Finally, when it comes to social justice, wellbeing and health, Germany’s labour market participation is high and real wages have increased over the last years. Until the beginning of the COVID-pandemic, unemployment went down, and during the pandemic, governmental support for short-time work has been an important social and economic factor. Yet, poverty numbers have been going up in recent years as economic growth and increased wealth does not benefit society as a whole. 15.9 % of Germans are at risk of poverty, especially vulnerable groups and people working in low-wage jobs. Germany is one of the richest countries in the world. It is unfathomable why people are living in poverty in Germany at all. COVID-19 has also shown how the privatization of care and health has taken its toll: Hospitals are closing, especially in rural areas, compared to other OECD countries nurses have to care for a much higher number of patients, and the lack of nursing staff lies between 63,000 to 120,000.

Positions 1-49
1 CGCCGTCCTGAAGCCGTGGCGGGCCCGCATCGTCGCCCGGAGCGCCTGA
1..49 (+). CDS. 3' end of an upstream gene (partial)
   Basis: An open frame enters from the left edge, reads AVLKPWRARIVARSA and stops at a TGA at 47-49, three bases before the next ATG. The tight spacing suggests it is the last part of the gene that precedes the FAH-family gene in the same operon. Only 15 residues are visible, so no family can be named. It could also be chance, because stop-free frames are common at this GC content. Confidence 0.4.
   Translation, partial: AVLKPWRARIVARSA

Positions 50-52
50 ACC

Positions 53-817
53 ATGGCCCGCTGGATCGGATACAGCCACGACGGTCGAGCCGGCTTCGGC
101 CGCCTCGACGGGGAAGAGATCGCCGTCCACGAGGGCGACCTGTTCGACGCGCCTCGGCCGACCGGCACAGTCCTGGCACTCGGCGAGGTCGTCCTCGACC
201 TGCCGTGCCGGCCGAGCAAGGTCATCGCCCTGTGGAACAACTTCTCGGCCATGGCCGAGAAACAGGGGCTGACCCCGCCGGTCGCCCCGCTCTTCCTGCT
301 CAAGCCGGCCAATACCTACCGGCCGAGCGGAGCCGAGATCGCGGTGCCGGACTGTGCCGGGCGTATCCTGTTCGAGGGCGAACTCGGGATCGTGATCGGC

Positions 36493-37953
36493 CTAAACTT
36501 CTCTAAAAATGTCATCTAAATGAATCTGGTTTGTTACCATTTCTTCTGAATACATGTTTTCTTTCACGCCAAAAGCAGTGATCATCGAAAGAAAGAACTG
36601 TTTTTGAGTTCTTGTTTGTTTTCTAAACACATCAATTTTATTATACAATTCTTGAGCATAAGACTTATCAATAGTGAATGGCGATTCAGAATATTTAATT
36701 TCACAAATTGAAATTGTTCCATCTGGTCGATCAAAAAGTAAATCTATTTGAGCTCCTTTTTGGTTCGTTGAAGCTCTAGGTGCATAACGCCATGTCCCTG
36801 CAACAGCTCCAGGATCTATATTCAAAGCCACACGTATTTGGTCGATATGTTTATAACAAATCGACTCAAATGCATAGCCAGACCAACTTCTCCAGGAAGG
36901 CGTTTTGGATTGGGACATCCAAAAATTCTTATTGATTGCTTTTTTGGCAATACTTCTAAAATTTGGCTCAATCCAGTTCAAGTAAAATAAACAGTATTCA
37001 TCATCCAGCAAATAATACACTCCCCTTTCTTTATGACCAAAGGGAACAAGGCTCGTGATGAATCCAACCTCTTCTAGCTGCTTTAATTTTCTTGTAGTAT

We need a Sustainable, Green and Inclusive Recovery

The COVID-19 pandemic has uncovered the weaknesses of our globalized economic system, its destructive effects on the environment and people, and the lack of social justice worldwide. Billions of euros in recovery funds are putting our economies on pathways that will shape our societies for decades. These recovery packages must deliver a fairer, safer, greener and healthier future for all with the SDGs as a guiding principle. Yet, the recovery plans of the German government and the European Commission have huge gaps in this regard. For a sustainable, green and inclusive recovery, we need a waiver of patent rights for COVID-19 vaccines, structural and financial improvements of our social system and an economy linked to socially and ecologically transformative policies.

Germany has to do better!

We welcome the chance to highlight our reflections on the VNR in this annex. However, we would have expected a much more participatory process. This is especially true for the VNR report itself, which we could only comment on shortly before its finalization without much real influence on the text. In our opinion, this falls behind best practices from other countries, for instance Austria, Finland and Norway, that have included civil society in the writing process or have added CSO analysis for each SDG within the VNR report itself. We consider the VNR an important stepping-stone in preparing a strong sustainability process for the upcoming government. With federal and several state elections coming up, the SDGs need to receive much higher priority in any new government.


* Contact: Marie-Luise Abshagen, abshagen@forumue.de